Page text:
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Robert Arias is a writer living in Maryland, and is also a skier, a sailor, and a community activist. His musings have been published in The Economist, Smithsonian, the Washington Post, The Capital, Spinsheet, and BoatUS Magazine, as well as on-line. Crown of Creation is his first novel; a sequel ("Volunteers") is in progress. You can contact him at email@example.com.
on Nov. 27, 2012 :
To properly review this book, one has to keep in mind that "Second Civil War" is not an entirely new concept. However, several books that have attempted to describe either the process of the civil war or its aftermath have been less than stellar and sometimes downright awful. (Orson Scott Card's Empire is something I've been trying to erase from my mind so as to keep my respect for the writer of Ender's Game, while Neil Schusterman's Unwind would have taken a Nobel Prize for literature in the Least Likely Civil War Outcome category.) So on that level alone, the book succeeds brilliantly. It starts, literally, with a bang, and then slowly but surely takes us through the post-Second Civil War America. The nominal plot is a detective story, a murder investigation, but the concept allows us to travel through the now divergent societies of the prosperous libertarian West and the declining statist East. The book does not spend time on pure exposition, which surely would have been tempting to the author (and probably interesting to me as a political junkie), but instead lets the new world unfold as the story progresses. On the downside, the central story could have been better, the characters more developed, the motivations clearer especially towards the end. It's almost a shame to go into a world as intriguing as this, then spend most of the time on a middling detective story. In fairness, the book probably only deserves 3 stars; however, as THE best attempt I've seen at this particular theme, I'm upping the rating in hopes to give the work more publicity and the author more encouragement. I can wholeheartedly recommend it to any fan of near-future speculative fiction, and certainly to my libertarian-inclined friends.
(reviewed 10 days after purchase)
on July 23, 2012 :
A most interesting book! A good projection of what the future might hold for us. Descriptions of the two "countries" are believable and make the reader think about where we are headed. The plot is intriquing and easy to follow and moves quickly. Over all, a very interesting and enjoyable read. Definitely worth reading!
(reviewed 89 days after purchase)
on June 20, 2012 :
Crown of Creation is a solid freshmen effort from Robert Arias. If you enjoy a good Clive Cussler, you'll be at home with Robert's clean, no-nonsense prose. The book is at its best when it's knee-deep into its mystery, bouncing back and forth between Colorado and Philadelphia, contrasting the prosperity of the new West with the desolation of the old East. Realistically, however, you will have to arrive to the book already converted to Robert's brand of self-reliant politics to fully enjoy its narrative, it takes little time in any attempt to convert the unconverted.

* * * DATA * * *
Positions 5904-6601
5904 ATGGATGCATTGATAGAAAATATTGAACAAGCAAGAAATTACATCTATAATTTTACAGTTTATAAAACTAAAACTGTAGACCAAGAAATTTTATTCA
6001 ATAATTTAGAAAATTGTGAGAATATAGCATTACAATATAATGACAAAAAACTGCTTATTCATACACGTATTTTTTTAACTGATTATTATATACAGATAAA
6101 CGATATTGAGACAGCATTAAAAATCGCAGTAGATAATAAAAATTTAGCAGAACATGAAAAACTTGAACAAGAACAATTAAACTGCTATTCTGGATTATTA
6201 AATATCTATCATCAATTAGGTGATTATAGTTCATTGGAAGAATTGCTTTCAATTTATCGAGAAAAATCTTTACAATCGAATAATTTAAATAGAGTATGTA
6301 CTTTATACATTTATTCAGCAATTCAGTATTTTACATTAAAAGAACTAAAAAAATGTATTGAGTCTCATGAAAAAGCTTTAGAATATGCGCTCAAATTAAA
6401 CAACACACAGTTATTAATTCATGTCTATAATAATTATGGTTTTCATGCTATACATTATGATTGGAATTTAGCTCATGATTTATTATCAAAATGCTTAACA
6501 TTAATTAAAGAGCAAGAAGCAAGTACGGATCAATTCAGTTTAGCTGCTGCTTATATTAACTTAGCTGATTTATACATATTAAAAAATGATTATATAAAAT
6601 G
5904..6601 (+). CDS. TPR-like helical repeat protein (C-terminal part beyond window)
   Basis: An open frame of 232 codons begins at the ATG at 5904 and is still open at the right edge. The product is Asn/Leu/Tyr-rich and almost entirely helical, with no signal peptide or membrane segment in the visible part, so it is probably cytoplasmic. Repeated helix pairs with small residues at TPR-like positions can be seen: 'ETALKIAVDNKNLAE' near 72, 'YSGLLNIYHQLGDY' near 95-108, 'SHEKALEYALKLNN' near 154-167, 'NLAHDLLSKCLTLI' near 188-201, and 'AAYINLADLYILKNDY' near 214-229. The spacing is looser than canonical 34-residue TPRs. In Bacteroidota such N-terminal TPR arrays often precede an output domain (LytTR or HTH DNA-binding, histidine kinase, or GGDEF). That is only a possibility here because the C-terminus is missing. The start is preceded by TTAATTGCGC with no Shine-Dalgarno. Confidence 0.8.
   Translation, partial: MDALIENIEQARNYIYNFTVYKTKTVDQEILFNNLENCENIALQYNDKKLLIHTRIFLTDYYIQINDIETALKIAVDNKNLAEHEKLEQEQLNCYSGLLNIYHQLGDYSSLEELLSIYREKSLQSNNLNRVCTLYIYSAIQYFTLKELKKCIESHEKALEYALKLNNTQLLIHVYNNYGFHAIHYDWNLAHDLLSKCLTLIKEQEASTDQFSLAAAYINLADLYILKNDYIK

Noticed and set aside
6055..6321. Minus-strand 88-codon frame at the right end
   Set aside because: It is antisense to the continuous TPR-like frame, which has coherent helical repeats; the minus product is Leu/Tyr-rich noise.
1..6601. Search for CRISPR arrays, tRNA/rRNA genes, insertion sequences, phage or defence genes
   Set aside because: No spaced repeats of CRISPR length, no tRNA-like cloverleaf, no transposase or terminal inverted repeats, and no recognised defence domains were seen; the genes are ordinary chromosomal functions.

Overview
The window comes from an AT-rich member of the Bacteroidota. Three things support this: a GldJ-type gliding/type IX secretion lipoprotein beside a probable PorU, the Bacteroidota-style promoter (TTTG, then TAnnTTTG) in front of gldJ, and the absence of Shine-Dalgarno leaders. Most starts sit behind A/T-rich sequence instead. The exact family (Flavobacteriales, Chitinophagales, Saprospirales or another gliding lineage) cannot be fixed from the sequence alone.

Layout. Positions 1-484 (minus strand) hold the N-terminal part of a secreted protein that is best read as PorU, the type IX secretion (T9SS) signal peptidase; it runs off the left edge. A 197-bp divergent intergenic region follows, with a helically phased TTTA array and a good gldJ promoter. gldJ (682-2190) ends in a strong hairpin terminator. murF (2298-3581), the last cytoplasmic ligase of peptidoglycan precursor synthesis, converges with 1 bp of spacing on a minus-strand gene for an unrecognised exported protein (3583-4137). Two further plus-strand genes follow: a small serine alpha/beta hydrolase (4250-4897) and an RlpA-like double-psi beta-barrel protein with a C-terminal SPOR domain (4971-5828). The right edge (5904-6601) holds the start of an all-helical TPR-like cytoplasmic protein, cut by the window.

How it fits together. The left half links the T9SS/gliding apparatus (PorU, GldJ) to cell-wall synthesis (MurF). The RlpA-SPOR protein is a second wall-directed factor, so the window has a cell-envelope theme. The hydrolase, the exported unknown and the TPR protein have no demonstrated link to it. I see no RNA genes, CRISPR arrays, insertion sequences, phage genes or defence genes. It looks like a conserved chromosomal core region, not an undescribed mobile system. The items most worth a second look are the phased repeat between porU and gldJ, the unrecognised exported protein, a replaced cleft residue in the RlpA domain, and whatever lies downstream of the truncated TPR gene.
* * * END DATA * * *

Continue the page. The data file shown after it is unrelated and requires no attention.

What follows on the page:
It runs short, and loses a star for never really fleshing-out its protagonist. Adam Henry's character is murky, and therefore the motivations behind his ultimate actions are rather inexplicable. The novel, potentially stretched out to a full sixty/eighty thousand words, would serve its rich, well-drawn setting far better.
(reviewed 7 days after purchase)
on April 09, 2012 :
I must certainly agree that Mr. Arias does has a good knowledge of Philadelphia and its suburbs as I am from Philadelphia originally. I was able to obtain my copy for free but after reading it, I realized it would be well worth the price normally charged.
(reviewed 35 days after purchase)
on March 22, 2012 :
If you recognize the song behind the title, this book is definitely for you. It's a must read for hippie libertarians and an enjoyable thought provoking adventure for everyone else!
(reviewed 11 days after purchase)
on March 19, 2012 :
This is the type of book that is easy and fun to read as the writer keeps the action moving along. It is clear the he knows intimately areas such as Telluride, its slopes, Philadelphia and it suburbs and a variety of "craft" beers as he effortlessly incorporates them as back drops that add legitimacy to the over-all plot. A clue to the author's out look on life can be caught with the description of the two nations - the prosperous liberty-loving West and the downtrodden, corrupt and collectivist East. Having said that, this is a book that even a person of the liberal political persuasion would love.
(reviewed 2 days after purchase)